Individual retirement accounts give you more control over your own financial destiny. Your money grows without incurring current income taxes, whether you make tax-deductible contributions to a traditional IRA or after-tax contributions to a Roth IRA. That means it grows faster than if those investments were in a taxable account. How fast your retirement account grows depends on what investments you buy for your IRA.
An individual retirement account is just that -- an account. Your IRA is not an investment unto itself, but a special type of custodial or trustee account that holds your investments. With very few exceptions, such as life insurance and collectibles, the Internal Revenue Service doesn't limit the types of investments you can buy with your IRA.
Risk vs. Reward
Any investment you hold in your IRA will perform exactly the same way that same investment would perform outside of your IRA. The only difference is the tax consequences. As long as the funds remain in your IRA, they are not subject to current income taxes. Investments in your IRA are subject to the same risks and rewards that would apply outside your IRA. A basic rule of thumb for investing is that greater reward typically involves greater risk. So if you want to increase the growth rate on your IRA investments, you will probably need to assume greater risk. But the converse is not always true: Just because an investment requires greater risk doesn't mean it provides greater potential reward.
When it comes to your retirement money, time is either your greatest ally or your greatest enemy. If you start contributing to an IRA when you are young, the power of compounding can make even small returns produce big results over long periods. If you take big risks and lose, time is still on your side. You have many years in which to make up for your losses. When you're older, time starts to work against you. As you approach retirement age you don't have the luxury of guessing wrong on a risky investment, because you won't have time to make up for the loss if the investment goes south.
The U.S. Securities and Exchange Commission recommends diversifying your investment portfolio among asset categories, and within asset categories. For example, you might use your IRA contributions to buy stocks and bonds. To be properly diversified, you would need stocks of companies in different industries and economic sectors. You might hold both U.S. government bonds as well as corporate bonds and bank certificates of deposit. Diversification is primarily a protective investment strategy. When you don't have all your eggs in one basket, if one investment takes a major hit the other investments in your IRA can reduce your total portfolio's overall loss.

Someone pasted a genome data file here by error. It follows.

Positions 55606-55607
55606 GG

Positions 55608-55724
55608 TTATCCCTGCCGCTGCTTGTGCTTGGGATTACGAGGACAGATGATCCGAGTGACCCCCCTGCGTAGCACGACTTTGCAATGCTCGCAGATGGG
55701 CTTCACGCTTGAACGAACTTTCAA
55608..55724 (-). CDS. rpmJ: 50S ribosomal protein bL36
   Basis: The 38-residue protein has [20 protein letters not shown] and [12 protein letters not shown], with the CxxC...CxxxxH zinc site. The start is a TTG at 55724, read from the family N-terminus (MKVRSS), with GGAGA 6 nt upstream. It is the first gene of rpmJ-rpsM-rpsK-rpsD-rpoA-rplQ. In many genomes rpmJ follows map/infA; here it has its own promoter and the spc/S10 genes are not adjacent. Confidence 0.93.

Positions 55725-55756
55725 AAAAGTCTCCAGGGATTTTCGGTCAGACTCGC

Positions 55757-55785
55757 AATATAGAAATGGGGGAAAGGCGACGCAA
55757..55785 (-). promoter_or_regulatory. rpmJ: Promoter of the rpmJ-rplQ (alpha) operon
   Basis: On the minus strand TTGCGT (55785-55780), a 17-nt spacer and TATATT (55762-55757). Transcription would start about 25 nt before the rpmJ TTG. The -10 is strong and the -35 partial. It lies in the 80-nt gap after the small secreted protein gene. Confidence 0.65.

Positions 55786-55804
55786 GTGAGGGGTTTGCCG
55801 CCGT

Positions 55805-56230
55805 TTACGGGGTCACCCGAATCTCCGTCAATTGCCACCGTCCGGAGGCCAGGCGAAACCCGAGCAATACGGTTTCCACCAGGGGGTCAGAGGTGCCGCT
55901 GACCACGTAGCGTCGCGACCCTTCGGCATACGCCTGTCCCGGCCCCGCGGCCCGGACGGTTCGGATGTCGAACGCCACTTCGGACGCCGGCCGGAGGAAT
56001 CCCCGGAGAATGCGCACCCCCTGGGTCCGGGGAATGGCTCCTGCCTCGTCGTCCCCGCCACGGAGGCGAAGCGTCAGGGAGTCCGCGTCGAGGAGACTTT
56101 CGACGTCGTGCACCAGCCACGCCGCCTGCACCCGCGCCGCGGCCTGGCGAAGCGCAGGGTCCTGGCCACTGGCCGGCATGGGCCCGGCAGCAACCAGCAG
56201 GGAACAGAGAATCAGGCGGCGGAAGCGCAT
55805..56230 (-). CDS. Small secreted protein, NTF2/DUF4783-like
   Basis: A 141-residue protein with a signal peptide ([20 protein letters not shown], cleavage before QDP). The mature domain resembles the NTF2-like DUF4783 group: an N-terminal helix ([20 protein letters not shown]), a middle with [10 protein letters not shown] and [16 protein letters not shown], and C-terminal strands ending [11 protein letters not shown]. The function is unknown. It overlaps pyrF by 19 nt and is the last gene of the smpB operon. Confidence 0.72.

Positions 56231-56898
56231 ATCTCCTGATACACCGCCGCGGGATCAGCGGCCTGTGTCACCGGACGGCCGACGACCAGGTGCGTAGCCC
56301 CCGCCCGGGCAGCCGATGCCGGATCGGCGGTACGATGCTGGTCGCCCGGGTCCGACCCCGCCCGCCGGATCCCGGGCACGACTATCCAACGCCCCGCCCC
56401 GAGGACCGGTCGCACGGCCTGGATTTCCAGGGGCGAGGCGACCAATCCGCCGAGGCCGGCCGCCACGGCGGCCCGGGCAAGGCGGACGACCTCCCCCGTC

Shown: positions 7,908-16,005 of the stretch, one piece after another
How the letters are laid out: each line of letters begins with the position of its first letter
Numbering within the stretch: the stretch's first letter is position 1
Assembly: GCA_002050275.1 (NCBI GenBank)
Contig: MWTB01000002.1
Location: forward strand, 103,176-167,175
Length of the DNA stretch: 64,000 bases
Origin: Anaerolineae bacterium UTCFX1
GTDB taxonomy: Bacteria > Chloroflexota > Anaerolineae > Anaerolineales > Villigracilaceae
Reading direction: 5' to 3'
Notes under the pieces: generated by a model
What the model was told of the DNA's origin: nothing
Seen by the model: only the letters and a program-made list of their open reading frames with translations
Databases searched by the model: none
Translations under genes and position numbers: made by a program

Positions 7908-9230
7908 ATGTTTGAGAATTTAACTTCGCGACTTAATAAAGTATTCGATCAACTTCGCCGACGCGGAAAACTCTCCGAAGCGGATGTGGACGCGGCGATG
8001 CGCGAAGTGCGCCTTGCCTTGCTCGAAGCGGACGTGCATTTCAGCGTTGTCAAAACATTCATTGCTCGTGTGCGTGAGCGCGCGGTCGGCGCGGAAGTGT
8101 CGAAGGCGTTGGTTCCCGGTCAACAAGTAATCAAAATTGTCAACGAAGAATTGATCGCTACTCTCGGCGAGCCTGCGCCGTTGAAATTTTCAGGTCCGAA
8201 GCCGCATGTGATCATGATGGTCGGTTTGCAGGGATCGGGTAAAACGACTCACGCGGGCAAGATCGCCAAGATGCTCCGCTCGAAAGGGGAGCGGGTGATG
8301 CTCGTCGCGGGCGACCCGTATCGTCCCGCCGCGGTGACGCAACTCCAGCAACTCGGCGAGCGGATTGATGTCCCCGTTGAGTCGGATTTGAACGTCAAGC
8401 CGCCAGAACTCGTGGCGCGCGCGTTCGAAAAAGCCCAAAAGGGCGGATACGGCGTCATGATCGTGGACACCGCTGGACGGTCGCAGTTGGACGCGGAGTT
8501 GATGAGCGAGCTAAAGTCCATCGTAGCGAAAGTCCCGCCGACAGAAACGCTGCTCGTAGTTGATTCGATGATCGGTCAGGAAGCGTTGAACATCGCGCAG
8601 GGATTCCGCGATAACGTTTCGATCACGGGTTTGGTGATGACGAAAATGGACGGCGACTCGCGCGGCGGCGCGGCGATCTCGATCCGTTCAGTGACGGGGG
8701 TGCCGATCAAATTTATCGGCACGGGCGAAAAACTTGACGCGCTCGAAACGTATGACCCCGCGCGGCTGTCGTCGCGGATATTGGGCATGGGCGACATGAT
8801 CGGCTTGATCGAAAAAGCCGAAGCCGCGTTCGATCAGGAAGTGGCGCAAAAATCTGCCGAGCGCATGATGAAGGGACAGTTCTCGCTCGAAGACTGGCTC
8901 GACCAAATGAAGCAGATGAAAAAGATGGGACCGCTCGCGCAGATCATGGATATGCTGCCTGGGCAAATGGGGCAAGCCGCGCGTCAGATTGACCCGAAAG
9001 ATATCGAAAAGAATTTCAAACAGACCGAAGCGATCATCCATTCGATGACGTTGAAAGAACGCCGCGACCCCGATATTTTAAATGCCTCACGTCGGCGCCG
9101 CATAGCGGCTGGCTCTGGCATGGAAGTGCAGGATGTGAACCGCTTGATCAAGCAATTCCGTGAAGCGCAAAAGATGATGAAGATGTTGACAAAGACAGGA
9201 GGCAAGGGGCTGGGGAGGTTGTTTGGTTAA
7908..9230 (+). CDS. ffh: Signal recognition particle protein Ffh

The mix of investments in your IRA is likely to change as you approach retirement age. How you decide to allocate the assets in your IRA depends on your investment goals and temperament. The more aggressive you are with your investments, the higher your potential reward, but your potential loss is also increased. You can expect an aggressive investment portfolio to return approximately 7.2 percent per year over 10 years, according to the American Association of Individual investors. A moderate portfolio should grow at 6.6 percent during that same time frame, while a conservative portfolio should provide an annualized return of 5.9 percent.
- Scottrade: Calculators, Traditional IRA vs. Roth IRA
- Internal Revenue Service: Topic 451 -- Individual Retirement Arrangements (IRAs)
- Securities and Exchange Commission: Beginners' Guide to Asset Allocation, Diversification, and Rebalancing
- American Association of Individual Investors: AAII Asset Allocation Models
Mike Parker is a full-time writer, publisher and independent businessman. His background includes a career as an investments broker with such NYSE member firms as Edward Jones & Company, AG Edwards & Sons and Dean Witter. He helped launch DiscoverCard as one of the company's first merchant sales reps.